Windows 11: Everything we want from the new Microsoft OS.

Microsoft hasn’t confirmed the name change, it has strongly hinted at it, both in the artwork for its June 24 press event and in its 11 a.m. starting time. And, the leaked Windows 11 build shows "Windows 11" as the official name in the system information menu.


Windows 10, the current version of the operating system, was said to be the company’s final version – but with more people working from home during the pandemic, it appears Microsoft is updating its platform to keep up with the demands of users.


The so-called “next generation of Windows” will be showcased at a virtual event, with a new user interface and hints of new features.


A first build of Windows 11 has already leaked to the press, bringing with it a new, more rounded interface. It is also expected there will be changes to the Windows Store, a closer integration with Xbox services, and possibly Office 365 updates.


One control panel instead of two:


A big complaint among Windows 10 users is the confusing split between the Control Panel and the Settings app. A single control panel interface would be a welcome improvement in Windows 11.


Taskbar:


The default icons, including the Start button and search button are in the middle, a position which reminds us a lot of Chrome OS. However, you can tweak the location in settings so that the icons appear on the traditional, left side of the taskbar.


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Search box pops up:


Instead of having a search box within the task bar, there's only a magnifying glass icon, which you click to get a search menu.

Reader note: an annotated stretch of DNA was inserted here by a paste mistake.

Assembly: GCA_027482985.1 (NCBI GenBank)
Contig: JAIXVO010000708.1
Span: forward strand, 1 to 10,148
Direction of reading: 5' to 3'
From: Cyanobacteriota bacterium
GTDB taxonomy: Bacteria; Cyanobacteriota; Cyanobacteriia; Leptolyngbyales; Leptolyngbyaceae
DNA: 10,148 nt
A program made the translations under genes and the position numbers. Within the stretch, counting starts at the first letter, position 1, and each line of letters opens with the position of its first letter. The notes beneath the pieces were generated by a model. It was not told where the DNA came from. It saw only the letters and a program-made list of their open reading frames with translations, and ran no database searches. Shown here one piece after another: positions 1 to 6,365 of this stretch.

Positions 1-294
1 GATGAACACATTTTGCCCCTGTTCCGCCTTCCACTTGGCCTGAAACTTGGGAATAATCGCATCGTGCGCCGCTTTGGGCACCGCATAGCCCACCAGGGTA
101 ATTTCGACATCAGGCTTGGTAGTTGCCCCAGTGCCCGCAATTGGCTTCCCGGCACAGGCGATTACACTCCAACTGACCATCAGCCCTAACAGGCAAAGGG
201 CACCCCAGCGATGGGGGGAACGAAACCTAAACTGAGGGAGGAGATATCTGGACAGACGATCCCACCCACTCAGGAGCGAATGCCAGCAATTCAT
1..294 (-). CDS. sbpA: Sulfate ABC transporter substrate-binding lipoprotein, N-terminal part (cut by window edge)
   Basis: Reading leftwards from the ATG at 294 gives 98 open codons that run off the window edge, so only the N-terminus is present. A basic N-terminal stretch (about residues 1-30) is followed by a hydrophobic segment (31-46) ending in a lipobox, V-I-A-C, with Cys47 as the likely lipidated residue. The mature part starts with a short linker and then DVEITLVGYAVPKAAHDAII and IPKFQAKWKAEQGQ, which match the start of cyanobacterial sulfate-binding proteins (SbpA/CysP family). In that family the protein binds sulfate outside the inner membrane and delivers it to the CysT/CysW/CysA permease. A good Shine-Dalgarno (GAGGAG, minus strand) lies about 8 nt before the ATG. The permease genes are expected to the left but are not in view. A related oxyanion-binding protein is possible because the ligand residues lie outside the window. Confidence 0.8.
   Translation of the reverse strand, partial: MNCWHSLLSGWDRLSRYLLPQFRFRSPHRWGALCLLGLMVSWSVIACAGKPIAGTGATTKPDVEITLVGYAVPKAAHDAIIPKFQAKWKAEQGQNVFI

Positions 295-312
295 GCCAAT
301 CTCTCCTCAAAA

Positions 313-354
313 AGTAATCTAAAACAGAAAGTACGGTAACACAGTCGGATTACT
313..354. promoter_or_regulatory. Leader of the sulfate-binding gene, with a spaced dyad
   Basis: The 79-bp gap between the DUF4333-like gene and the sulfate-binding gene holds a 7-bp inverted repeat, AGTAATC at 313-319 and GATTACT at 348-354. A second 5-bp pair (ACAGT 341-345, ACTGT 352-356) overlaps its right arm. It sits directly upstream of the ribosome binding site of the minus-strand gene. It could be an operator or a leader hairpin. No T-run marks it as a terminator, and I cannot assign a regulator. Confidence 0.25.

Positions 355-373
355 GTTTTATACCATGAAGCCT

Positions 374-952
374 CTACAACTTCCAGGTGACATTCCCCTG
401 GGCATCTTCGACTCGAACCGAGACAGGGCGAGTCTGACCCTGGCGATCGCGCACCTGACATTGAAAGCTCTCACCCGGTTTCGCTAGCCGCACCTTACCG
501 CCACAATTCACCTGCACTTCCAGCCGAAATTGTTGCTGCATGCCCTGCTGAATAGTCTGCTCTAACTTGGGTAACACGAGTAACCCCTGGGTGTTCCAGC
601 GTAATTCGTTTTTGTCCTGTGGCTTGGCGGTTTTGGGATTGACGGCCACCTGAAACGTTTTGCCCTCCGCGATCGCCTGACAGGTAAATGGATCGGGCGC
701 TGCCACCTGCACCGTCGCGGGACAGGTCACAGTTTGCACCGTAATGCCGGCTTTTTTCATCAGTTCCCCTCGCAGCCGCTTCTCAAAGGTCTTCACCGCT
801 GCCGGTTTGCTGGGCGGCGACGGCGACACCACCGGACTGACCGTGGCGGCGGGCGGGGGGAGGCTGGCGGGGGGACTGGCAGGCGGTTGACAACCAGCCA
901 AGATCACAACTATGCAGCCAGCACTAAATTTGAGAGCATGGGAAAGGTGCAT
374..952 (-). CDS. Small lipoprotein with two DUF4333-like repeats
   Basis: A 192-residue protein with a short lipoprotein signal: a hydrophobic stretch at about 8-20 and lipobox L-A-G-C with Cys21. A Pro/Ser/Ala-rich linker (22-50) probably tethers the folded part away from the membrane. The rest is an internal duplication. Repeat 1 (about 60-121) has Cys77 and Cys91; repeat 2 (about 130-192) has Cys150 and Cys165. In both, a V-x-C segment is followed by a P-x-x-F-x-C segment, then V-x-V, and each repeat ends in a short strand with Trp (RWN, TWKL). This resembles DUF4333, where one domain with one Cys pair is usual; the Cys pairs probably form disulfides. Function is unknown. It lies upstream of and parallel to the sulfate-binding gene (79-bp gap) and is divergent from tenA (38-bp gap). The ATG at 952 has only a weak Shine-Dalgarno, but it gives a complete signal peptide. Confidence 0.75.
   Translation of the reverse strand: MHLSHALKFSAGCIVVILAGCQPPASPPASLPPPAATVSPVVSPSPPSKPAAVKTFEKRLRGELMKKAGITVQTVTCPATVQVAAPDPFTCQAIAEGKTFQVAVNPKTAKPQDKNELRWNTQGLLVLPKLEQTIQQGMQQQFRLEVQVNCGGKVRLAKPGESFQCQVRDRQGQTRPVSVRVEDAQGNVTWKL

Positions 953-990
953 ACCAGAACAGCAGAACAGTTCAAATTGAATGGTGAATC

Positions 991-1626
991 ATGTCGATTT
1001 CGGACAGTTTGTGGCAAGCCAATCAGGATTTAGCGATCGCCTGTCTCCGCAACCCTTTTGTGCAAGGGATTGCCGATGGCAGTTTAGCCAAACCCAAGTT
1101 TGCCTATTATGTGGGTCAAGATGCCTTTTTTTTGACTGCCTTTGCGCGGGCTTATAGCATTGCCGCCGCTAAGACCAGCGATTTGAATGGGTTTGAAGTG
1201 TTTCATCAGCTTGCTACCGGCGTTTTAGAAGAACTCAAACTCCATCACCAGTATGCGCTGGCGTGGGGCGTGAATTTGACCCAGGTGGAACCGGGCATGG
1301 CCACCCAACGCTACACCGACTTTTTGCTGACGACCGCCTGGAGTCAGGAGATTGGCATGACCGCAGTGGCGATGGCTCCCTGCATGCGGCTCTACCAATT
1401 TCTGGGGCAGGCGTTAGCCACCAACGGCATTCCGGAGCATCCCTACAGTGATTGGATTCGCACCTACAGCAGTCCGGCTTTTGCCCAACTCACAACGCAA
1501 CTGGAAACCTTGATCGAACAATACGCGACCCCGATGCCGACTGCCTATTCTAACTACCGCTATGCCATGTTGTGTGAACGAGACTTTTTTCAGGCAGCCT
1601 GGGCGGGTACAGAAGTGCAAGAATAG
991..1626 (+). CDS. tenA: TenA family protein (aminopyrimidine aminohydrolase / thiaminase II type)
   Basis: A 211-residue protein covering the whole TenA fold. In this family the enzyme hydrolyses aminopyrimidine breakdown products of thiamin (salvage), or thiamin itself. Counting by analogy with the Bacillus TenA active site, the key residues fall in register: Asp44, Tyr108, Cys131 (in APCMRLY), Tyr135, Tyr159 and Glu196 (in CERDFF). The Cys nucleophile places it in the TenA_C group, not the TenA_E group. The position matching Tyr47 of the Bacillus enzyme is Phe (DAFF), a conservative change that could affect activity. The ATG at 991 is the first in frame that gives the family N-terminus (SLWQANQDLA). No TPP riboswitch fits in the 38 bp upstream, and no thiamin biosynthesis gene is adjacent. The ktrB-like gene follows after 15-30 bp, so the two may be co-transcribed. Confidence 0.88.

More Mac-like virtual desktops:


Macs have a great feature known as Spaces that let you easily create multiple virtual desktops to keep your screen more orderly. In Windows, doing so takes a few more steps. We'd like to see easier virtual desktop creation and management in Windows 11.


Snap assist menu:


If you hover over the minimize / maximize button, Windows 11 gives you a list of choices for snapping your windows to either side of the screen or into quarters.


Stop forcing us to use Edge:


Microsoft's Chromium-based Edge browser is the default in Windows 10. Of course, you can change it to the browser of your choice, like Chrome, Firefox or Brave. But some users have reported an issue with Microsoft resetting the default back to Edge. We hope it's easier to set and keep defaults in Windows 11.


Touch gestures: You can now use three finger swipes to minimize / maximize an app. Tapping with four fingers lets you switch among virtual desktops.


Faster shutdown, restart and wake from sleep

PCs running Windows 10 can face slower shutdown, restart and wake-from-sleep times, sometimes due to the need to close apps like the Task Manager. We'd like to see those options sped up in the next version.



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Improve the setup of multiple camera, webcam, mics and headsets:


With the rise of work from home, more people are improving their computer setups with multiple webcams, mics and headsets. However, Windows 10 makes it tricky to choose the device you want to use, and sometimes requires you to disable one of the others. We'd like to see better options for swapping between multiple devices in Windows 11.


Microsoft also updated the lifecycle documentation for Windows 10 Home and Pro to say it will officially drop support for the Home, Pro, Pro Education, and Pro for Workstation versions of the operating system on October 14, 2025. (It didn't say how long the enterprise-specific versions of Windows 10 will continue to be supported.)

What other features do you want to see in Windows 11? Sound off in the comments below.